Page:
Most people would think that a carry trade consists in borrowing in a currency with low interest rates (typically Swiss Franc) and investing in a currency with higher interest rates (let us say Icelandic Krona, just for illustration), the idea is to pick up the interest rate differential which is supposed to be the reward for the currency risk involved in the transaction.
As of late, the meaning of carry trade has changed a bit. It now appears that the interest rates are not important any more, which is quite evident, given that interest rates are close to zero everywhere. So carry trades now means borrowing in a currency which is expected to weaken against other currencies.
Since Dollar weakened against pretty much all other currencies from March to December 2009 (losing some 13 per cent against the Euro), the market began to talk about the "Dollar carry trade". News media have now begun to report that some investors are beginning to "worry" about the dollar carry trade, meaning that the dollar will continue to appreciate. At the same time, Wall Street Journal Friday printed an article stating that leading NY hedge fund managers have decided to gang up and try a "career trade" against Euro.
Europe should be so lucky! It would be just what we needed. Europe would truly profit from a weaker currency and the quicker the better. So if some hedge fund managers can help us, so much the better.
The English language financial press is prone to present any news about a weaker Euro as a sign of the Union's imminent demise. In this case, Greece's perennial budget problems are the reason.
Conversely, a stronger euro is rarely – if ever – presented as a sign of the strength of the European project. Usually you have to read the French, German, Belgian and possibly even the Italian financial press to get that view on things.
If we try to ignore all this political talk, the situation is that from the beginning of the European downturn, the Euro has been the currency that strengthened the most against pretty much everything: Dollar, Sterling, Yen, Swiss Franc, Swedish Krona. There has been little talk about this fact and even less talk about the fact that Europe's economic recovery would be significantly hampered by the surging Euro. But it is now visible in the European growth data.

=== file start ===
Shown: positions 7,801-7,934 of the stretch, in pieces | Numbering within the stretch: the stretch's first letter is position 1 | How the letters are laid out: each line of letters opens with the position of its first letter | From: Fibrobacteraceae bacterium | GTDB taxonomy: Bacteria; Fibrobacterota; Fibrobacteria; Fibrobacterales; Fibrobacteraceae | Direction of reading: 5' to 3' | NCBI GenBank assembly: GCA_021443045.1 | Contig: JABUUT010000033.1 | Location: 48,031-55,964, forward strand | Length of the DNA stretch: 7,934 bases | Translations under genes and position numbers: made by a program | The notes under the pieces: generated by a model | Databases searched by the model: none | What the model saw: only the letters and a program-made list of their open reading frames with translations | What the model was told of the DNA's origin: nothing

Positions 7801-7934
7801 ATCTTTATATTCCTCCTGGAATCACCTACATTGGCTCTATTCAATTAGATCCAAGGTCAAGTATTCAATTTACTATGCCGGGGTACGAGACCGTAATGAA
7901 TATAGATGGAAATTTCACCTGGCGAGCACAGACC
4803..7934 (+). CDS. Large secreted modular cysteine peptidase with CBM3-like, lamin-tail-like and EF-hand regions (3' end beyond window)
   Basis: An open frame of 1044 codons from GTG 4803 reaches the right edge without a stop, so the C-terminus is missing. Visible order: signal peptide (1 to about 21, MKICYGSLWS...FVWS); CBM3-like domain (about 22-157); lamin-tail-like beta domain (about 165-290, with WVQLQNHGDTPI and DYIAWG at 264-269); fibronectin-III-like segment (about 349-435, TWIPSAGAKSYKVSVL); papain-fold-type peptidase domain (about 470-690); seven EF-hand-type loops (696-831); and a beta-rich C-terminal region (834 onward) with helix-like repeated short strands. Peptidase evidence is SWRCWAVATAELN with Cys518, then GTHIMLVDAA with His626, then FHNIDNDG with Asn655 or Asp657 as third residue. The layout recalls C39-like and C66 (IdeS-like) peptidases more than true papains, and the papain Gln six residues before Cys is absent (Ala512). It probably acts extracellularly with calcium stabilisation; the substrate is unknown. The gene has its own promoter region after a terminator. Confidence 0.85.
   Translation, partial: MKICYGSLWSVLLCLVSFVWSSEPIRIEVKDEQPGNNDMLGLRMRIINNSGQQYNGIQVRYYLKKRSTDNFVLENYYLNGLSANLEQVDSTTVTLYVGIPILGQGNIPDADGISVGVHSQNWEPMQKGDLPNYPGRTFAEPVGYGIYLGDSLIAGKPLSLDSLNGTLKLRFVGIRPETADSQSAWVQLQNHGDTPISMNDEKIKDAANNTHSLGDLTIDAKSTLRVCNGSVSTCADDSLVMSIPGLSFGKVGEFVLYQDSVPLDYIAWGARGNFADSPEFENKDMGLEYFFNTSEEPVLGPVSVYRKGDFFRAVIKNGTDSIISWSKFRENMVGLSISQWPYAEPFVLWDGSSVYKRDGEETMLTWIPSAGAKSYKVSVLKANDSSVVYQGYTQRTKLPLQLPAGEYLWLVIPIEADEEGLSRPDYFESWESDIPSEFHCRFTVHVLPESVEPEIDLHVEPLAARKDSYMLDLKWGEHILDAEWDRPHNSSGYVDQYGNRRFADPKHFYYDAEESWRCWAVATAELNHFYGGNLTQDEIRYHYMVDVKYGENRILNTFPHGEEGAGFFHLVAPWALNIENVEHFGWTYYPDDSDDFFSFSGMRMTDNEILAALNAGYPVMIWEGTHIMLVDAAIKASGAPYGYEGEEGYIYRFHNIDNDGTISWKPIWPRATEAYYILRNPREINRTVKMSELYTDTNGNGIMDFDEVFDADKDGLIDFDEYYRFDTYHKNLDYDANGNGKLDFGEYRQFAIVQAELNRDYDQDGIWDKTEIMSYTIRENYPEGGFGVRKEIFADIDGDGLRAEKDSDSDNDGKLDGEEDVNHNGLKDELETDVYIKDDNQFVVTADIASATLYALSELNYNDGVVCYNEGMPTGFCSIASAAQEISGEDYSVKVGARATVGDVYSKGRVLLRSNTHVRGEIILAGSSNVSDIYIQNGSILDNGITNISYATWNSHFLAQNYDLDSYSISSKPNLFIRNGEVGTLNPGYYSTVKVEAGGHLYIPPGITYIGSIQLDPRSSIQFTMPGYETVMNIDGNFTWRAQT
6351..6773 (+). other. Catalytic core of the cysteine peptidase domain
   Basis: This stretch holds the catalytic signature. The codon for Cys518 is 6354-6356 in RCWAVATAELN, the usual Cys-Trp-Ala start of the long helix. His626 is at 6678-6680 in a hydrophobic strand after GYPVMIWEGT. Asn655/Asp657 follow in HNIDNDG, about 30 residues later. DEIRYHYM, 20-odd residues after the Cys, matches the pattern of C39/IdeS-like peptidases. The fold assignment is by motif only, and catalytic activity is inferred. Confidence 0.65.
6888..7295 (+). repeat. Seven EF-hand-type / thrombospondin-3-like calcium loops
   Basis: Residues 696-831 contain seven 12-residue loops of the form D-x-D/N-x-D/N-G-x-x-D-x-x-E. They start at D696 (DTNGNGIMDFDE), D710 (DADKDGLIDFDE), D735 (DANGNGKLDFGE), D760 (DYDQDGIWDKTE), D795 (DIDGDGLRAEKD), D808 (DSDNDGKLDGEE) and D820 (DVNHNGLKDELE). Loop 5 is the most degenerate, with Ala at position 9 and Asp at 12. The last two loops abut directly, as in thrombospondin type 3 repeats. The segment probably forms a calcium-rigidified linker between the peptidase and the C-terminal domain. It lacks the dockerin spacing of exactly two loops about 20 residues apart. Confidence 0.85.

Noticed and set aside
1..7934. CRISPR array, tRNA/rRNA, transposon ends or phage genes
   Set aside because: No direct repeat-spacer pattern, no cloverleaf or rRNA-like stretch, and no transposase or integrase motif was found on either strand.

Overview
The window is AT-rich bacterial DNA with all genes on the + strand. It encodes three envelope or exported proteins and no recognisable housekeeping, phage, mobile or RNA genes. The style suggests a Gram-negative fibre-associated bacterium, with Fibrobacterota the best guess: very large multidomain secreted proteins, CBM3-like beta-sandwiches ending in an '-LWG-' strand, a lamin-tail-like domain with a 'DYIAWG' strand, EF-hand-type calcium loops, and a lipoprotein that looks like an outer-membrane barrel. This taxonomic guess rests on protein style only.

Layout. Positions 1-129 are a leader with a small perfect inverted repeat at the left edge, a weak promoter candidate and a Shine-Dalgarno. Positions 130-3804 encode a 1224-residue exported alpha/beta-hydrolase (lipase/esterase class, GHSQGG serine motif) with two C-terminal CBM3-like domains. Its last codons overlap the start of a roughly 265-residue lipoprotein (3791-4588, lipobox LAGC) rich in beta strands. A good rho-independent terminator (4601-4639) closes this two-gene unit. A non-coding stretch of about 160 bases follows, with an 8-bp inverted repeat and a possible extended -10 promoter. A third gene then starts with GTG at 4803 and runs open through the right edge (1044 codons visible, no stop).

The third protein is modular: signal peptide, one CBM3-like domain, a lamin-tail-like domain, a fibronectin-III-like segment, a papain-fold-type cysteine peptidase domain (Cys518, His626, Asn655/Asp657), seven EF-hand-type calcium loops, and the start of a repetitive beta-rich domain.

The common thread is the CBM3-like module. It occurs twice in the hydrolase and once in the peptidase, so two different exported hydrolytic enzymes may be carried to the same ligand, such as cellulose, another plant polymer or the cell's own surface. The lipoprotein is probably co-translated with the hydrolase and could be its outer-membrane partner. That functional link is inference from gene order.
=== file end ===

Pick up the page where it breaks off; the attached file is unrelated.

In my mind there is no doubt that the Euro needs to weaken and by quite a bit in order to escape the worst effect of the "beggar-thy-neighbour" policy openly implemented by our friends and allies. The only question is by how much and how quickly.
Using my own indicator, the Euro can fall far. This indicator simply says that if Europeans are willing to travel to NYC to go shopping and come home laden with shopping bags, dollar is too weak. If the good burghers of my native Copenhagen are willing to sit on a bus for two hours to go shopping in Swedish Malmö on the other side of the Sound, then the Euro (and by extension the DKK) is way too strong.
Some are talking about parity between Euro and Dollar. Why not? In 2002 a Euro would buy only 85 cents. After the most recent 10% weakening, it still buys $1.35, still a whopping 60 per cent increase. Nothing in the relative productivity growth justifies that increase.
Would it not create inflation? Probably not as long as the potential output gap is as big as it is now. More expensive import goods, then? Yes, but that is the whole point of a weakening currency, that the domestic products gain in competitiveness.
And the speed of adjustment? Everybody loves to see things develop smoothly and in a straight line, not too quickly. The truth is of course that if the Euro were to weaken quickly, it would cause some disruption, once things stabilise everything settles back to normal.
So please, do not fear for the "dollar carry trade" when it can be turned into a "euro carry trade" instead. NYC hedge fund managers, please do not waste your time on too many "idea dinners". Do something, go ad sell some Euros short.
It would even make it easier for Greece to handle her economic situation.